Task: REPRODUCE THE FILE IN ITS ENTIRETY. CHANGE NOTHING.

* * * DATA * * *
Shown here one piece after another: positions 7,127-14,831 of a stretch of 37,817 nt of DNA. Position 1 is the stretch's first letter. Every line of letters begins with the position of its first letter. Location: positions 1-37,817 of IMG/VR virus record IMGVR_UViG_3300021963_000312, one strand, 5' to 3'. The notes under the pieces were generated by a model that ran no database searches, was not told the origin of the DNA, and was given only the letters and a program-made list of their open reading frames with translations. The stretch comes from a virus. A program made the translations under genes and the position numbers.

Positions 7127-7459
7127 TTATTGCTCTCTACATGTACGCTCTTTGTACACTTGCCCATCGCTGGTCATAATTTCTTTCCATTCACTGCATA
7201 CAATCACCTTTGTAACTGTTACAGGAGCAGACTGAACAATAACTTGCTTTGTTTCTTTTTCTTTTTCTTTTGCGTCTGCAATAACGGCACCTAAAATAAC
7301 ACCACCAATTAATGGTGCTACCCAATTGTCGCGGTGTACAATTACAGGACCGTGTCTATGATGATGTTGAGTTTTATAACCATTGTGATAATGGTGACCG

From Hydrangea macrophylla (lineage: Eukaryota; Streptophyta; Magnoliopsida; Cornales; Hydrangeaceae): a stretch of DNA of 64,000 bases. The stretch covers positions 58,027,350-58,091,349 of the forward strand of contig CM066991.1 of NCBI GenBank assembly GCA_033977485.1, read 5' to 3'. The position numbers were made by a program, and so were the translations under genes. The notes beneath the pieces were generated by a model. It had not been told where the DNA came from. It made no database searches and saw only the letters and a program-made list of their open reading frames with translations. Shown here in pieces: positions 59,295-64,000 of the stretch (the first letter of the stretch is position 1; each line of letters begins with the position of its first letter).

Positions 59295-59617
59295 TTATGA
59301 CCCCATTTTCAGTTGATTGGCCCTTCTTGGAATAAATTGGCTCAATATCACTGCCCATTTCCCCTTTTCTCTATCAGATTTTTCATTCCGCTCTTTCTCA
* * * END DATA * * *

Shown here one piece after another: positions 7,127-14,831 of a stretch of 37,817 nt of DNA. Position 1 is the stretch's first letter. Every line of letters begins with the position of its first letter. Location: positions 1-37,817 of IMG/VR virus record IMGVR_UViG_3300021963_000312, one strand, 5' to 3'. The notes under the pieces were generated by a model that ran no database searches, was not told the origin of the DNA, and was given only the letters and a program-made list of their open reading frames with translations. The stretch comes from a virus. A program made the translations under genes and the position numbers.

Positions 7127-7459
7127 TTATTGCTCTCTACATGTACGCTCTTTGTACACTTGCCCATCGCTGGTCATAATTTCTTTCCATTCACTGCATA
7201 CAATCACCTTTGTAACTGTTACAGGAGCAGACTGAACAATAACTTGCTTTGTTTCTTTTTCTTTTTCTTTTGCGTCTGCAATAACGGCACCTAAAATAAC
7301 ACCACCAATTAATGGTGCTACCCAATTGTCGCGGTGTACAATTACAGGACCGTGTCTATGATGATGTTGAGTTTTATAACCATTGTGATAATGGTGACCG

From Hydrangea macrophylla (lineage: Eukaryota; Streptophyta; Magnoliopsida; Cornales; Hydrangeaceae): a stretch of DNA of 64,000 bases. The stretch covers positions 58,027,350-58,091,349 of the forward strand of contig CM066991.1 of NCBI GenBank assembly GCA_033977485.1, read 5' to 3'. The position numbers were made by a program, and so were the translations under genes. The notes beneath the pieces were generated by a model. It had not been told where the DNA came from. It made no database searches and saw only the letters and a program-made list of their open reading frames with translations. Shown here in pieces: positions 59,295-64,000 of the stretch (the first letter of the stretch is position 1; each line of letters begins with the position of its first letter).

Positions 59295-59617
59295 TTATGA
59301 CCCCATTTTCAGTTGATTGGCCCTTCTTGGAATAAATTGGCTCAATATCACTGCCCATTTCCCCTTTTCTCTATCAGATTTTTCATTCCGCTCTTTCTCA